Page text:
Despite that work continued on my short, Goodbye, as I storyboarded it.
Given the short's format - three minutes long, and simple shots - storyboarding it isn't vital. But sketching out the shots helped definitely helped to develop my visualisation of the film. But, somewhat bizarrely, aurally.
As I drew (well as you can see below, "scrawled" would be a better description) the shots, I began paying close attention to what sounds would be needed.
As a viewer I focus my attention on dialogue, rather than a film's music or sound effects has caused me to pay little thought to sound in my scripts, handing control over to the director. This time I am the director, so ignoring sound effects would be dangerous.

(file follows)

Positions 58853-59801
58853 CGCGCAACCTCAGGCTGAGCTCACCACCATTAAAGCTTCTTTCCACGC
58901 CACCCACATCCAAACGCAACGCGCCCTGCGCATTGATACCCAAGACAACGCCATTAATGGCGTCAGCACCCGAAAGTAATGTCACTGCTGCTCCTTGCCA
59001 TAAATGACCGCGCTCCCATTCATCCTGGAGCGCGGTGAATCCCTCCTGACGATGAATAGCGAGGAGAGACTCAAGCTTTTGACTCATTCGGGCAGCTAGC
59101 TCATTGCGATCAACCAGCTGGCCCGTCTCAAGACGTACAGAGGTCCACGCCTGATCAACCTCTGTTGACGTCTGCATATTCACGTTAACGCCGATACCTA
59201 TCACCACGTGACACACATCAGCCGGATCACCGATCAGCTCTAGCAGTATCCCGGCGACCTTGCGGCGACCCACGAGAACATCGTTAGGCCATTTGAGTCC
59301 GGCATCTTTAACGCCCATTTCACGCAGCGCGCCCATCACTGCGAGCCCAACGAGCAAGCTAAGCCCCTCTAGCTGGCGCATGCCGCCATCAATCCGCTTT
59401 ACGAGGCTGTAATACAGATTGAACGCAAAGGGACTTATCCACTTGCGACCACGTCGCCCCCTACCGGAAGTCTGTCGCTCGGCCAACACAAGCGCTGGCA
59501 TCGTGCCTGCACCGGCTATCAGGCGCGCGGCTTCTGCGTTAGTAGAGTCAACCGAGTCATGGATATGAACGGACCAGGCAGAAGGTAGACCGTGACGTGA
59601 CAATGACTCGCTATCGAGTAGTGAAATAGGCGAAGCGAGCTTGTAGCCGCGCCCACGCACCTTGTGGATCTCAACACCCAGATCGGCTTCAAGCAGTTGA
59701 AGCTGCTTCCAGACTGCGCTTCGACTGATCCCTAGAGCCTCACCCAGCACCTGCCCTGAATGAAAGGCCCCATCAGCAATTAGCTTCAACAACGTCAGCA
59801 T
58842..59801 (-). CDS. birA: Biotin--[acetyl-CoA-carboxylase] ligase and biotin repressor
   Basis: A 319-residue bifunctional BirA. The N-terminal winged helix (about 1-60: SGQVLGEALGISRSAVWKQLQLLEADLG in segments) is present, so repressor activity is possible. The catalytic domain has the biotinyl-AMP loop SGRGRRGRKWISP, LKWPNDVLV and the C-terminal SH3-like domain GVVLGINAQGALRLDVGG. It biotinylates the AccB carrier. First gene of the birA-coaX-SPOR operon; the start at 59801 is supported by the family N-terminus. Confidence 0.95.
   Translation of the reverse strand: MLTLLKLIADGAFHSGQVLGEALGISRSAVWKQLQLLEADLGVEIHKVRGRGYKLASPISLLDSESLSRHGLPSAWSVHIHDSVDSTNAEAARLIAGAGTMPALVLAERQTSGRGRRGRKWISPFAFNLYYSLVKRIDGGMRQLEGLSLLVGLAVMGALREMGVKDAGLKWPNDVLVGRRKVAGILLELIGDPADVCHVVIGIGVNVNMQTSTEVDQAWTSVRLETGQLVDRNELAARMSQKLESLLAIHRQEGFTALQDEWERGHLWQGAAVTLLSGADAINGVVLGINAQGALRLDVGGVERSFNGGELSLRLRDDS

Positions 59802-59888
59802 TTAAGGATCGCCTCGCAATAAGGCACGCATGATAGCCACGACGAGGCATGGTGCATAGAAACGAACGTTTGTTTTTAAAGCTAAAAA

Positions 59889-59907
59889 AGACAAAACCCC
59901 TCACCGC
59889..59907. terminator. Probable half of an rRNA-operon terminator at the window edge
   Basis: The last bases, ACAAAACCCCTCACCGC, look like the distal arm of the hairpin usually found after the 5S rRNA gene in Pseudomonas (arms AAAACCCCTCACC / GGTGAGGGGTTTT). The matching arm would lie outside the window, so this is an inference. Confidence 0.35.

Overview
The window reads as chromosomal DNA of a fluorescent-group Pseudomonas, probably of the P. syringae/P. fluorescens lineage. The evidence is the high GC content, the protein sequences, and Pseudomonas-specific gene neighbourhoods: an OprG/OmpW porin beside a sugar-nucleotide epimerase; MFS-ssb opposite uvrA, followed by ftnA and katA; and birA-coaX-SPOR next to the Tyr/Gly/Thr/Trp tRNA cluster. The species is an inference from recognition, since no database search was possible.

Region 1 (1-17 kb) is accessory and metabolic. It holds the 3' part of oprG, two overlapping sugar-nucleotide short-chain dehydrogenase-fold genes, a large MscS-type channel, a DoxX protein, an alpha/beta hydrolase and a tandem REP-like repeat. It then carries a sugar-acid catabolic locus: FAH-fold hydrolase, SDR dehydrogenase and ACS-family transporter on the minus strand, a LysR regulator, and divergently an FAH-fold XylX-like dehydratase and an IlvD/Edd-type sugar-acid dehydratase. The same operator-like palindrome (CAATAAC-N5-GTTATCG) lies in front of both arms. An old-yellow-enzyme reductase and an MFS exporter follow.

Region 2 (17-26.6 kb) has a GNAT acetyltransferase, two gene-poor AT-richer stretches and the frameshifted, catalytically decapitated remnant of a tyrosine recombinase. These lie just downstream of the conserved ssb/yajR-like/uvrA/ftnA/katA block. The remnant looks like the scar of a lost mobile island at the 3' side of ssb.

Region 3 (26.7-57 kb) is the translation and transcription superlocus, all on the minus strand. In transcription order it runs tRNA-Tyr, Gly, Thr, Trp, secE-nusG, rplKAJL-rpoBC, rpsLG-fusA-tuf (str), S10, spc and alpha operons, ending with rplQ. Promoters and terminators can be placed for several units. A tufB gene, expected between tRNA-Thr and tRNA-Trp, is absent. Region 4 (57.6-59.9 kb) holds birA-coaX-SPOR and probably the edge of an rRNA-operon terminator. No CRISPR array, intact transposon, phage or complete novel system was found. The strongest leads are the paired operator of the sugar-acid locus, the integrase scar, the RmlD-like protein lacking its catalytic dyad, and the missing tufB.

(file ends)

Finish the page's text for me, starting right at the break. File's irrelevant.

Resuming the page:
So alongside series of shots on my storyboards, I added notes about what background noises would be required. And what microphones would be needed. If I hadn't have begun sketching out the shots, I'm not sure when I would have thought about the audio side of this film. Perhaps when filming was just about to start and someone asked me where the microphones were.
Storyboarding also made me realise there are two films I have to shoot: Goodbye and the home movie a character watches during it. Fortunately the home movie won't require much work. Relatively speaking.